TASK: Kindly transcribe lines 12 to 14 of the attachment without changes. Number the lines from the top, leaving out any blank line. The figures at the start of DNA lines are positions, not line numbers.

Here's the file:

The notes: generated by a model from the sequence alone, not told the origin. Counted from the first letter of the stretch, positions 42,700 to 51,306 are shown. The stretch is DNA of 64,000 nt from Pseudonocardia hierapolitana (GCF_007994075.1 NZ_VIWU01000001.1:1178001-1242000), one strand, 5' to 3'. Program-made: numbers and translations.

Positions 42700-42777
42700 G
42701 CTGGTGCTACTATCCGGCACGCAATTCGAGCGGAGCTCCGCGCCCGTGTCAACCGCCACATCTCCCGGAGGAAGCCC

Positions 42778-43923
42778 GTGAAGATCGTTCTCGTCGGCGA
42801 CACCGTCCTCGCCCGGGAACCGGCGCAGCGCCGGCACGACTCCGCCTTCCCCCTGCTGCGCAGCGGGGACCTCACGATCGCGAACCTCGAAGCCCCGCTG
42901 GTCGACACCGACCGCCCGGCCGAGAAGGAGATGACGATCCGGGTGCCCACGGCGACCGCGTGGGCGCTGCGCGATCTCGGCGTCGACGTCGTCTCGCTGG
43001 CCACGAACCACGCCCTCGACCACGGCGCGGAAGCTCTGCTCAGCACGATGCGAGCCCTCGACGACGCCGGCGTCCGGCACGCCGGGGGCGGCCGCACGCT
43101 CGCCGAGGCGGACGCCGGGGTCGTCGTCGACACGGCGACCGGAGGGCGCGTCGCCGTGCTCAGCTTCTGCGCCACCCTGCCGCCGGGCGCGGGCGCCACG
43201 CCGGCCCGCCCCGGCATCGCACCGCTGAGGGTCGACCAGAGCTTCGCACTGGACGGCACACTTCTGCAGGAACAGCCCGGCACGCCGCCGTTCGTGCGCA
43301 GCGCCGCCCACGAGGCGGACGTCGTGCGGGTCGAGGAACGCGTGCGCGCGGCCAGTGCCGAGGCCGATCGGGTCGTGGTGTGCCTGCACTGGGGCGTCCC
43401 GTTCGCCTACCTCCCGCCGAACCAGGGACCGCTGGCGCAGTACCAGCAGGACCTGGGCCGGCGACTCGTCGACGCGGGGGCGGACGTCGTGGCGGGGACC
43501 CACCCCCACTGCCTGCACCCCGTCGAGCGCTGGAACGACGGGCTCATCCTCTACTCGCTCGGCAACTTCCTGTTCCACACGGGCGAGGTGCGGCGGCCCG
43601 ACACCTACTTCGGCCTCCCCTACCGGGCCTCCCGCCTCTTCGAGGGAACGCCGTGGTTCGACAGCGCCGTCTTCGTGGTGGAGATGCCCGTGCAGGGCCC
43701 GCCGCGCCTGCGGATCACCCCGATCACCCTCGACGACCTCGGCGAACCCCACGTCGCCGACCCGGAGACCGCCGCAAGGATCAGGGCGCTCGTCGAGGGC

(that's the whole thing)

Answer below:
43301 GCGCCGCCCACGAGGCGGACGTCGTGCGGGTCGAGGAACGCGTGCGCGCGGCCAGTGCCGAGGCCGATCGGGTCGTGGTGTGCCTGCACTGGGGCGTCCC
43401 GTTCGCCTACCTCCCGCCGAACCAGGGACCGCTGGCGCAGTACCAGCAGGACCTGGGCCGGCGACTCGTCGACGCGGGGGCGGACGTCGTGGCGGGGACC
43501 CACCCCCACTGCCTGCACCCCGTCGAGCGCTGGAACGACGGGCTCATCCTCTACTCGCTCGGCAACTTCCTGTTCCACACGGGCGAGGTGCGGCGGCCCG